13. 13. Review <ul><li>3. Which one of these statements is false? </li></ul><ul><li>Public companies and private companies are equal in numbers in the United States. </li></ul><ul><li>Private companies have accounted for a majority of the new jobs in the past decade. </li></ul><ul><li>Public companies typically have more locations than private companies. </li></ul><ul><li>Private companies total more than 25 million in the United States. </li></ul><ul><li>The answer is A. Private companies vastly outnumber public companies. </li></ul>
  14. 14. Common information <ul><li>Basic places to look for information about private companies </li></ul>
  15. 15. Common information <ul><li>Every private company must incorporate with the Secretary of State’s office where they are located. </li></ul><ul><li>Links to all 50 offices can be found here: </li></ul><ul><li>An incorporation record is a basic document that discloses ownership, management and location. </li></ul>
  16. 16. Common information <ul><li>Incorporation records can also tell you if the company has paid its annual fee. </li></ul><ul><li>If it hasn’t, that could be a sign of financial trouble. </li></ul><ul><li>These records are also good for contact info, such as phone numbers and addresses. </li></ul>
  17. 17. Common information <ul><li>Incorporation records are also available for other types of business operations. </li></ul><ul><li>These include non-profit entities and limited liability corporations such as law firms, real estate trusts and limited partnerships. </li></ul>
  18. 18. Common information <ul><li>Another place to look for information on private companies is regulatory, or licensing, boards. </li></ul><ul><li>These are state agencies that oversee specific industries. </li></ul><ul><li>They can run the gamut from acupuncturists to accountants. </li></ul>
  19. 19. Common information <ul><li>These licensing boards will have information about specific companies. </li></ul><ul><li>That information can include fines, license suspensions or revocations, complaints, and license renewals. </li></ul><ul><li>Most of this information is not online. </li></ul>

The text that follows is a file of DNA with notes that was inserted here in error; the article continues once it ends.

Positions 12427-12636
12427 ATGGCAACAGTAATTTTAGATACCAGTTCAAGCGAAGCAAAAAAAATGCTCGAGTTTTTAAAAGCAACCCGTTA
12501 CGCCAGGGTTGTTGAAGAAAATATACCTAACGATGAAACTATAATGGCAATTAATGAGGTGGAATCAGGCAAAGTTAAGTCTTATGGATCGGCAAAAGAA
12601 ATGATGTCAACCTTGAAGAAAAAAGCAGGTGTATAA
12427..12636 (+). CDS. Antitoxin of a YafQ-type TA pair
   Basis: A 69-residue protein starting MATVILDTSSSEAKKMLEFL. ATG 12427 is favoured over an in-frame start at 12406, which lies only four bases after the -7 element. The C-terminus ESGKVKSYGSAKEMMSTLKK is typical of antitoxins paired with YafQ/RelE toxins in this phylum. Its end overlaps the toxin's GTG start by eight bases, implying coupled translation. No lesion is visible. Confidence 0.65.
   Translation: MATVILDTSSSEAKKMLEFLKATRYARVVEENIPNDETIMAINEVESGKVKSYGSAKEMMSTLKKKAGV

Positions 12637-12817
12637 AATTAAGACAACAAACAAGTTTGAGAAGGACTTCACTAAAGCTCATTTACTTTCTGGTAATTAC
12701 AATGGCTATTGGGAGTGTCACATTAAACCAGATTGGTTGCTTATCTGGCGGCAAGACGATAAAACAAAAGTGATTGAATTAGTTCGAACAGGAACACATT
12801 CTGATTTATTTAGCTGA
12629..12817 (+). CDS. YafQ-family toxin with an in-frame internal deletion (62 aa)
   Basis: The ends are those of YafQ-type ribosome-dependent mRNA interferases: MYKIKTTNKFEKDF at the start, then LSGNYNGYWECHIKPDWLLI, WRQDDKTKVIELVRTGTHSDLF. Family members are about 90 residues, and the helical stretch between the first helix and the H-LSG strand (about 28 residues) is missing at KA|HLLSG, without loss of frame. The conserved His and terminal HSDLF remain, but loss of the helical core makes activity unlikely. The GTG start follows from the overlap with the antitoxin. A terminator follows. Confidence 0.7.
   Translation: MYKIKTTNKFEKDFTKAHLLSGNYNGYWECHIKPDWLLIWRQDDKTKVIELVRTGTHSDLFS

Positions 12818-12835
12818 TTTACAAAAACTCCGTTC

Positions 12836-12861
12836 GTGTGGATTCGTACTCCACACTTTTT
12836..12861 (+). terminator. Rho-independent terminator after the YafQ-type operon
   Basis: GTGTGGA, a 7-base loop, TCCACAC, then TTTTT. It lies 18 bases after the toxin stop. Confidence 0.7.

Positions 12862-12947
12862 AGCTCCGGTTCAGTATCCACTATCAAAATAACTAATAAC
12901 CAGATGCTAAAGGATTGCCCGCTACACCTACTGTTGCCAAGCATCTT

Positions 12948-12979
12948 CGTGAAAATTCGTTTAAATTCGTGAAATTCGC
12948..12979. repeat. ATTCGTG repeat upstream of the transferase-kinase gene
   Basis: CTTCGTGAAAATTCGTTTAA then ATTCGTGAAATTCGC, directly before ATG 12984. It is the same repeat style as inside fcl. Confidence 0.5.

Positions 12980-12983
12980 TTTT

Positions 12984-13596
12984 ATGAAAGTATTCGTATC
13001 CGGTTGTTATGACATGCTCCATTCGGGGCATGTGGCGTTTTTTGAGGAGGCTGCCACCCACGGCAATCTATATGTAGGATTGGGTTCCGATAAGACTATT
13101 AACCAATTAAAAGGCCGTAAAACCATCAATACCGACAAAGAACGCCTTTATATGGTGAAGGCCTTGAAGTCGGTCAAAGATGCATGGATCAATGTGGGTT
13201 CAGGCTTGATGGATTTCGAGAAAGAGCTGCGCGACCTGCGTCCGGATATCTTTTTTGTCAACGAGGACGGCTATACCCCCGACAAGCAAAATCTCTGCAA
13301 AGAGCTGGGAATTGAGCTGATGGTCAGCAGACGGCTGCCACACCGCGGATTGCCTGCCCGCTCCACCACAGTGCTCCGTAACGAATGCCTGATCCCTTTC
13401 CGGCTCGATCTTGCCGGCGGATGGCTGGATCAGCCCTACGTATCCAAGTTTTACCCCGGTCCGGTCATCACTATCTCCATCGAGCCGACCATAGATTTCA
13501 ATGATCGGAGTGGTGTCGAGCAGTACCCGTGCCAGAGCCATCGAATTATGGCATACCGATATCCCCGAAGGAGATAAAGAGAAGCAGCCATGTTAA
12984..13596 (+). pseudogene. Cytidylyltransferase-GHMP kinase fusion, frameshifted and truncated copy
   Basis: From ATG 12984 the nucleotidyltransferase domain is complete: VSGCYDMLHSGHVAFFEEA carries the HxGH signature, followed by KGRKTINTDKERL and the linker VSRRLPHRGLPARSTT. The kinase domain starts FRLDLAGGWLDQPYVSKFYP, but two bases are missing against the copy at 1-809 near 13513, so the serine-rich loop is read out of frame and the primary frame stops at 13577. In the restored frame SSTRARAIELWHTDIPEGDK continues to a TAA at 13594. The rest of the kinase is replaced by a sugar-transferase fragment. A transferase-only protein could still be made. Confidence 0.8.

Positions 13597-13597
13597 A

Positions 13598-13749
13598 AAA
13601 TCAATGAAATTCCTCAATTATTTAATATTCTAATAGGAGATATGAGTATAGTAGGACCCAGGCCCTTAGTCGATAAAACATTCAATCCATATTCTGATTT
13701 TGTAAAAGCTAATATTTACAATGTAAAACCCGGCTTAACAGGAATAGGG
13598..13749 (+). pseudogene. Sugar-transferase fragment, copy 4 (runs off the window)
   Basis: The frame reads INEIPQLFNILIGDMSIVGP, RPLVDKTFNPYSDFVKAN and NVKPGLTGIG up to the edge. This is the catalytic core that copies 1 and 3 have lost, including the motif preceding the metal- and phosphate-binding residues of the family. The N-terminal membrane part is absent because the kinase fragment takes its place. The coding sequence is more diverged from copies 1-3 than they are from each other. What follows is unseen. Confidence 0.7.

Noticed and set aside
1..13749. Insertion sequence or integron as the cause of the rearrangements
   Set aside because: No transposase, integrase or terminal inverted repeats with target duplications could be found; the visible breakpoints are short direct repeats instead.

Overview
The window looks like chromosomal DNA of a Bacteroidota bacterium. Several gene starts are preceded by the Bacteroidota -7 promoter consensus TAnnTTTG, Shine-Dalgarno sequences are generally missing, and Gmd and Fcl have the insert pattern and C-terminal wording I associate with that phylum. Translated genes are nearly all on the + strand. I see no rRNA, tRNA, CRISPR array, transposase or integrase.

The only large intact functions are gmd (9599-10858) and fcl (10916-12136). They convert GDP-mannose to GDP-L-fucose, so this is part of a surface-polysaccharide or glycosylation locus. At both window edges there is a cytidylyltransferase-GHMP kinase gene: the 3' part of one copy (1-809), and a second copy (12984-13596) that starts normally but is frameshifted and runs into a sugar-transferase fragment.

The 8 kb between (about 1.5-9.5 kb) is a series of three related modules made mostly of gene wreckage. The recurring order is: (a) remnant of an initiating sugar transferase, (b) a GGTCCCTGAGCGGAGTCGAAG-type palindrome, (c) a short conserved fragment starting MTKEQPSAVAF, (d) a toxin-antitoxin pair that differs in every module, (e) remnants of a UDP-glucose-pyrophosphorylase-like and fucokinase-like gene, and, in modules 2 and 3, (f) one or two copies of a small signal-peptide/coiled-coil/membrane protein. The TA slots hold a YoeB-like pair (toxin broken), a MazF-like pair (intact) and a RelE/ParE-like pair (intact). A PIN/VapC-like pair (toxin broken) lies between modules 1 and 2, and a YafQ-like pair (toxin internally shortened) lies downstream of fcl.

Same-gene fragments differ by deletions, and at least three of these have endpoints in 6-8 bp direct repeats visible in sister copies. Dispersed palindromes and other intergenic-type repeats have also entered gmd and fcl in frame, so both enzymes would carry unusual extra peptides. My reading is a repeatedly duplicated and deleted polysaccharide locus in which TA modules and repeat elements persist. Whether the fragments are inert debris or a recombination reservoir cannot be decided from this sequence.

20. 20. Common information <ul><li>(See bolded items for an example of a story from licensing board.) </li></ul><ul><li>By Eric Dexheimer AMERICAN-STATESMAN STAFF In the 15 years since he opened his one-man mobile locksmith business in the East Texas town of Livingston, James Moore has changed locks for city officials, repaired cylinders for constables and cut keys for police departments. When Kenneth Hammack was voted Polk County sheriff in 2004, Moore reset every lock for the department. </li></ul><ul><li>&quot;He's about the only locksmith we have around these parts,&quot; says Hammack, a former Texas Ranger who says Moore did a fine job. </li></ul><ul><li>Thanks to a new Texas law that can dig deep into a person's past, however, state regulators are fighting to prevent Moore from working at the job he's been doing all his life — all because of a decade-old misdemeanor plea bargain. </li></ul><ul><li>Texas requires workers in jobs it considers security-related to be licensed by the Private Security Bureau , part of the state's Department of Public Safety. The agency regulates armed guards. But it also oversees less sensitive occupations, such as alarm system salespeople and guard dog trainers. A year and a half ago, legislators added locksmiths to the list. </li></ul>
  21. 21. Common information <ul><li>Health records are important to many private businesses, such as restaurants and cafeterias. </li></ul><ul><li>The Loveland Daily Reporter Herald in Colorado, for example, lists restaurants and other health inspections each week. </li></ul><ul><li>Important business story with E coli and other bacteria breakouts in recent years. </li></ul><ul><li>Check with your county health agency. </li></ul>
  22. 22. Common information <ul><li>There are other state regulators to look at as well, depending on the type of private company. </li></ul><ul><li>Insurance companies, for example, are regulated by state agencies. </li></ul><ul><li> </li></ul>
  23. 23. Common information <ul><li>Banks and savings & loans are regulated by both state and federal agencies. </li></ul><ul><li>They file state specific information with the state Banking Commissioner. </li></ul><ul><li> . </li></ul>
  24. 24. Common information <ul><li>At the federal level, regulators can give you information on private banks. </li></ul><ul><li>This info includes the amount of deposits in each branch, and market share for each county or MSA. </li></ul><ul><li> . This also includes financial performance. </li></ul>
  25. 25. Common information <ul><li>County courthouses are also a great place to look for information on private companies. </li></ul><ul><li>First, check the lawsuits. Is the company a plaintiff or defendant in any cases? </li></ul><ul><li>Lawsuits will often have affidavits and exhibits that include background info on companies. </li></ul><ul><li>Can also include contracts and financial results of the company. </li></ul>